The .bashrc file (for Linux or other Bash environments) and the .zshrc files (for MacOS or other Zsh environments) are both files on your local system used to create aliases, which are like keyboard shortcuts for your shell or terminal. Zshrc is more in-depth as it can not only be used to set aliases but can also include setup scripts and default environment variables. In this article, we’ll just be covering aliases, using either .bashrc or .zshrc.
As an example, we’ll be setting the aliases for ‘python’ and ‘pip’ in your local shell.
*If you’re using pyenv to manage your Python versions, then you can just follow the steps below to set up an alias for ‘pip’, as pyenv already handles the ‘python’ alias for you.
My .bashrc file
Where art thou?
The .bashrc file is located here: ~/.bashrc
The .zshrc file is located here: ~/.zshrc
If you’re like most even casual Python developers, you’ve worked with Python 2, which was the standard for years. The Python Software Foundation announced the End of Life (EOL) for Python 2, meaning the core development team will no longer support, update or provide new versions of Python 2 as of January 1, 2020. Please see Sunsetting Python 2 on Python.org for more details - https://www.python.org/doc/sunset-python-2/)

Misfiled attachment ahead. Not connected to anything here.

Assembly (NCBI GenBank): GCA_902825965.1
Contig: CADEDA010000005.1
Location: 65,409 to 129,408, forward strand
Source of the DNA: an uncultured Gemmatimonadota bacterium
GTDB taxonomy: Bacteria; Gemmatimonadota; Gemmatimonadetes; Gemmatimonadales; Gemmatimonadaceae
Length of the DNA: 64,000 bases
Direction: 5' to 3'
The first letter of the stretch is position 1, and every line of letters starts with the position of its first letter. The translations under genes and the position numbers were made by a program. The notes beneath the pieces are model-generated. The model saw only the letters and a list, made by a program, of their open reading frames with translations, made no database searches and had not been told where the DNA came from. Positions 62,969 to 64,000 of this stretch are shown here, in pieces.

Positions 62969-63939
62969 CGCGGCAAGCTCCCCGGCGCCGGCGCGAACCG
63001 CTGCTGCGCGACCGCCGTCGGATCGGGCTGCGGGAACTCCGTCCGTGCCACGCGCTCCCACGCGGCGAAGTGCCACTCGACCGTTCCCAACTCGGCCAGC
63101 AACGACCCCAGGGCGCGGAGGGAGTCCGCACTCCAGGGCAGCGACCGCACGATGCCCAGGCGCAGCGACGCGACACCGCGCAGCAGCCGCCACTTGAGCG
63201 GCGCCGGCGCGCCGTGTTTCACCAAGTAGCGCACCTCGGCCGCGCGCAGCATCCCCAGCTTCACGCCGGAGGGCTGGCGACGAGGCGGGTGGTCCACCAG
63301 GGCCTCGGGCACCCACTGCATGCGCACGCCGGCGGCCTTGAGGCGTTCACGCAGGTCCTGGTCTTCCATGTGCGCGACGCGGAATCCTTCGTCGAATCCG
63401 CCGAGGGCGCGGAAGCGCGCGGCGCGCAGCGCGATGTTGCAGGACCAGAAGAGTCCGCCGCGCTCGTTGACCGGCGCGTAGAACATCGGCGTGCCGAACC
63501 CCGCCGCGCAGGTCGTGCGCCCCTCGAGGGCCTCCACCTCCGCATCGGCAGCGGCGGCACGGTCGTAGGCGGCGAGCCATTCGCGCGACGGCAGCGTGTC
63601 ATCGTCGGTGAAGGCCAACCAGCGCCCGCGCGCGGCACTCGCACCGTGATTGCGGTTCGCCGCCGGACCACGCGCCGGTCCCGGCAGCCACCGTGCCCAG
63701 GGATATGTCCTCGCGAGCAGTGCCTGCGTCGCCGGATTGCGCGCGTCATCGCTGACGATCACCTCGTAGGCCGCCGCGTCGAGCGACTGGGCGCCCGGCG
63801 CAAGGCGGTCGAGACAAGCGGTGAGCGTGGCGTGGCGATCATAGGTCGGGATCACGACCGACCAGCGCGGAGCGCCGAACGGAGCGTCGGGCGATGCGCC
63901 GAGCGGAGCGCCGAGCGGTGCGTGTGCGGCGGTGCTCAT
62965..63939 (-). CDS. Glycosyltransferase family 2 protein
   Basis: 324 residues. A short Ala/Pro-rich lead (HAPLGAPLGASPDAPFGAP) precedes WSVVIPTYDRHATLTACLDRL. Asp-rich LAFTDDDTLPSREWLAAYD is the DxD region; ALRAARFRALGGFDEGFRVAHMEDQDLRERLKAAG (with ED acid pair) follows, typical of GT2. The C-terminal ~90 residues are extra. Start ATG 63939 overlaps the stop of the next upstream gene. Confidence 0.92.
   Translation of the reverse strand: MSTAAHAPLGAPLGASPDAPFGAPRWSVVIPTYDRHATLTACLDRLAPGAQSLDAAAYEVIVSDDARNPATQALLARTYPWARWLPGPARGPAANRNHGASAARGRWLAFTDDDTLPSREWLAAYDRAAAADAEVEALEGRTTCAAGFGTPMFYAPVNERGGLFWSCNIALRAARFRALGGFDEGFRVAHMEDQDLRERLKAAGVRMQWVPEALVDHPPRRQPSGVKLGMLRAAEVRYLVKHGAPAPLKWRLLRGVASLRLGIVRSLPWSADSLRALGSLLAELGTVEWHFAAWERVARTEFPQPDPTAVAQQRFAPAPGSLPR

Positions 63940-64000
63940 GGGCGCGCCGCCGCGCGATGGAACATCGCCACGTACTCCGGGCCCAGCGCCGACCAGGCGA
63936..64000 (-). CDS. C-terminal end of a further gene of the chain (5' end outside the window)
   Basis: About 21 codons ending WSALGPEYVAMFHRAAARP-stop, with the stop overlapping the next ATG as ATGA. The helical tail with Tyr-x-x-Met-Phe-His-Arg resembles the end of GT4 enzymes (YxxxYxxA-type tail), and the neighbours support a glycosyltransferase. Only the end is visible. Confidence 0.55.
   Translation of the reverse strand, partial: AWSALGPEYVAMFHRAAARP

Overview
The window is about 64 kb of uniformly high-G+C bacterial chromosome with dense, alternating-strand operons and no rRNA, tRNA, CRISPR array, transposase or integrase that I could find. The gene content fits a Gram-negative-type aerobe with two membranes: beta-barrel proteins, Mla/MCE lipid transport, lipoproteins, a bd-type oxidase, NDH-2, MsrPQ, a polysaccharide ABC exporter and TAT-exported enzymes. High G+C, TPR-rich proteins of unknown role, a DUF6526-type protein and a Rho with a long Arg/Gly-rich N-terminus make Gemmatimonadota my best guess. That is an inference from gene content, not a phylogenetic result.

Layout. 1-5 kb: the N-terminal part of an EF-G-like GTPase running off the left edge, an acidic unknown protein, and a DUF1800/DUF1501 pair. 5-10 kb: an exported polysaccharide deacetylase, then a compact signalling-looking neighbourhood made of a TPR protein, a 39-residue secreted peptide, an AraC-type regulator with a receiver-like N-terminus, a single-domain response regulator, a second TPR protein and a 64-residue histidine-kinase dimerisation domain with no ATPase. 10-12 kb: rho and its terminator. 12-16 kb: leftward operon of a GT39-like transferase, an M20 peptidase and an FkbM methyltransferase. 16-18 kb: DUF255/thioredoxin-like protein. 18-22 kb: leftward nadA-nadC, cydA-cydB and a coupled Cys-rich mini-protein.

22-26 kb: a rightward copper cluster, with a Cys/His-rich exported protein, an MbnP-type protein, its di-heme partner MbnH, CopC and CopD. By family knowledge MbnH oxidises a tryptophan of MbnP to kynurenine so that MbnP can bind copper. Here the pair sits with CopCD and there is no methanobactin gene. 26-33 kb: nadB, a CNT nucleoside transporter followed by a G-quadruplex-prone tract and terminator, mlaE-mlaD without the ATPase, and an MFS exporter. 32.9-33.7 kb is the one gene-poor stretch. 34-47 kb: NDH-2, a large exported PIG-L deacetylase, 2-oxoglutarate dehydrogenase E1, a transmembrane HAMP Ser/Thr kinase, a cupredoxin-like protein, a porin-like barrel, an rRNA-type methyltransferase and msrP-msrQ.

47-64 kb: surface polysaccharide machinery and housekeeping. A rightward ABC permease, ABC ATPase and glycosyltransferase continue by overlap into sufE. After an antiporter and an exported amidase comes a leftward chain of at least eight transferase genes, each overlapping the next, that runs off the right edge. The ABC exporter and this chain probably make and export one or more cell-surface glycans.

With the upgrade from Python 2 to Python 3, also came the upgrade from pip, the package installer for Python 2, to pip3, the package installer for Python3.
This left a lot of people wondering, including myself, which versions of Python and Pip am I invoking when I type 'python' or 'pip'. Is it version 2 or version3?
Instead of always wondering or worrying which version you’re using, let’s set it up so we’re ALWAYS referring to Python 3 and pip 3 when we type the aliases ‘python’ or ‘pip’.
The instructions below cover Linux and Mac OS systems. If you’re on a Windows system and want to create aliases for ‘python’ and ‘pip’ to refer to their version 3 incarnations, the process is completely different, so please see this article: